Drowning in Student Loans? New Plan Offers Hope for Struggling Borrowers

Student loans

Starting this Fall, millions more consumers with student loans will qualify for Pay As You Earn (PAYE), the most advantageous repayment plan for those with federal school debt. If you're struggling with student loans or are in default, this could be your chance to get current with an affordable payment plan. Getting into good standing with your student debt can boost your credit score, put an end to payroll or tax refund garnishment, and take a lot of stress out of your life. Here's what you need to know about the revised PAYE, called REPAYE, coming soon.


Who can use PAYE or REPAYE?
Formerly, only those who borrowed from the federal government after 2007 could use PAYE, and you also had to demonstrate financial hardship. If the negotiated rulemaking goes through as President Obama intends, both requirement would go away and most student loan debtors would be able to participate in the new program called REPAYE. It doesn't matter when you got your loans or whether they were used for trade school, undergraduate or graduate education so long as they are federal loans.

How much are payments under PAYE or REPAYE?
Payments cap at 10% of “discretionary income” no matter the amount of the debt. Discretionary income is the difference between the adjusted gross income (AGI) on your 1040 Tax Form and 150% of the federal poverty level for your family size. AGI is the number at the bottom of page one of your tax form after your income, exemptions for yourself, spouse and dependents, and certain deductions are factored. So if your AGI is $45,000, and you have a family of three, the poverty line is $20,090 times 1.5 = $30,135. From there, you calculate ($45,000 - $30,135) $14,865 in discretionary income x 10% = $1,487 = $124 monthly student loan payments (approximately).

What's the catch?
This low student loan payment amount means that you may be paying interest only and not chipping away at the principal. That can make the debt last longer. If you pay the standard loan payment, you will be done with your debt in 10 years. But if you can't afford to do that, PAYE can help you stay out of default. And, after 20 to 25 years of these lower, more affordable payments, the remaining balances will be forgiven. However, the amount forgiven will be subject to income tax liability.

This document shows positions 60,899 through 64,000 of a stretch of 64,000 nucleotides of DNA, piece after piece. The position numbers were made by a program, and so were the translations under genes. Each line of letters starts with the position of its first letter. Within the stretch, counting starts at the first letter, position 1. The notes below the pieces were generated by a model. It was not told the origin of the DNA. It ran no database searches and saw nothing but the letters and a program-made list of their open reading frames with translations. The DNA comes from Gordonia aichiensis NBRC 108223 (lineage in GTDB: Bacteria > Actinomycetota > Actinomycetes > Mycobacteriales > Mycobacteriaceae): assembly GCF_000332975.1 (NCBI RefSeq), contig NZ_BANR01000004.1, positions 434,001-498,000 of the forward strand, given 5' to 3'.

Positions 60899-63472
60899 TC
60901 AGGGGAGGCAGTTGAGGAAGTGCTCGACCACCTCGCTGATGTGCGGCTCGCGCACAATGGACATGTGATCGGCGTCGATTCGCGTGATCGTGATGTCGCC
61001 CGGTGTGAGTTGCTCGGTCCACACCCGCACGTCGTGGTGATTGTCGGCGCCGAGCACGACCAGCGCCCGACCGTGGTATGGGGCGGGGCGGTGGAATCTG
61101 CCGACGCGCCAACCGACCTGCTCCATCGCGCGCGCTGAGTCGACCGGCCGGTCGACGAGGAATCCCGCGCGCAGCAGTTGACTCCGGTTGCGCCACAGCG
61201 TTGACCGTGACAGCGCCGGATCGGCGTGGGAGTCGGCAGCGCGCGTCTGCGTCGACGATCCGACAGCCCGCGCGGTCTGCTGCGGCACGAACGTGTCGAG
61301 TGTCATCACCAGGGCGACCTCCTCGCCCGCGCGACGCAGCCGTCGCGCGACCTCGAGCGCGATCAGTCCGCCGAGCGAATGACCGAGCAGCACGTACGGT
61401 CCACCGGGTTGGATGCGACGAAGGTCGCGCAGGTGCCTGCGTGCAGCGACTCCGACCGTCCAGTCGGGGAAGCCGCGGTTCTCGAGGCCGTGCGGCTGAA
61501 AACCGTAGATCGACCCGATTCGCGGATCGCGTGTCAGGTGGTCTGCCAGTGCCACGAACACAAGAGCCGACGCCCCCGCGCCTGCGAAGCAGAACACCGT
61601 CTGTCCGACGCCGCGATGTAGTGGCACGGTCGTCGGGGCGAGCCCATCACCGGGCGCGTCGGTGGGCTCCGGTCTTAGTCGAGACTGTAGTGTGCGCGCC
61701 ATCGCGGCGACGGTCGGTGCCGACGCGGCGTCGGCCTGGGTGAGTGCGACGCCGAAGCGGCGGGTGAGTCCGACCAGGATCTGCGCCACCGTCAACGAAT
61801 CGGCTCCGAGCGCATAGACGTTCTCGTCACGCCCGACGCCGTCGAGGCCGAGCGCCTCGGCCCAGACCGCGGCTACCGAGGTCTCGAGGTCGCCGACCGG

So, for instance, say you owe $45,000 in student loans and can't afford the payments and you sign up for REPAYE. Your payments are low and affordable which helps you keep current (which is a good thing). But, because the payments were so low, interest accrued and the loan balance rose rather than fell. After 20 years of payments, you now owe $55,000. That amount is written off and it becomes taxable income in that year. That can represent a significant tax hit.
$55,000 in imputed income could result in an additional $10,000 (or more) in taxes that year - depending on your tax bracket. While that is a lot, when you compare the tax liability plus what you paid, to the total of payments you would have paid, you may find it's pretty comparable. And, the bottom line is, if you can't afford to pay your student loans under the standard repayment plan, getting onto REPAYE and in good standing is better than remaining in default or delinquent.
But if you are currently in IBR or PAYE, this expansion will mean one negative consequence for you that can be significant. The new plan will take into account both spouses' incomes for determining payments - even if you file taxes separately. In years prior, for spouses that filed separate tax returns, only the student loan debtor's income counted for purposes of PAYE/IBR payment plan calculations. This usually reduced the payments and now will very likely increase them. But, overall, the expansion will benefit more borrowers and so is likely a good thing. The new expanded REPAYE should be in effect within a few months. You can enroll by contacting your loan servicer. And if you are in default, this can rehabilitate your loans and bring you current.
Please read the original post on our affiliate site, BillsBills.com
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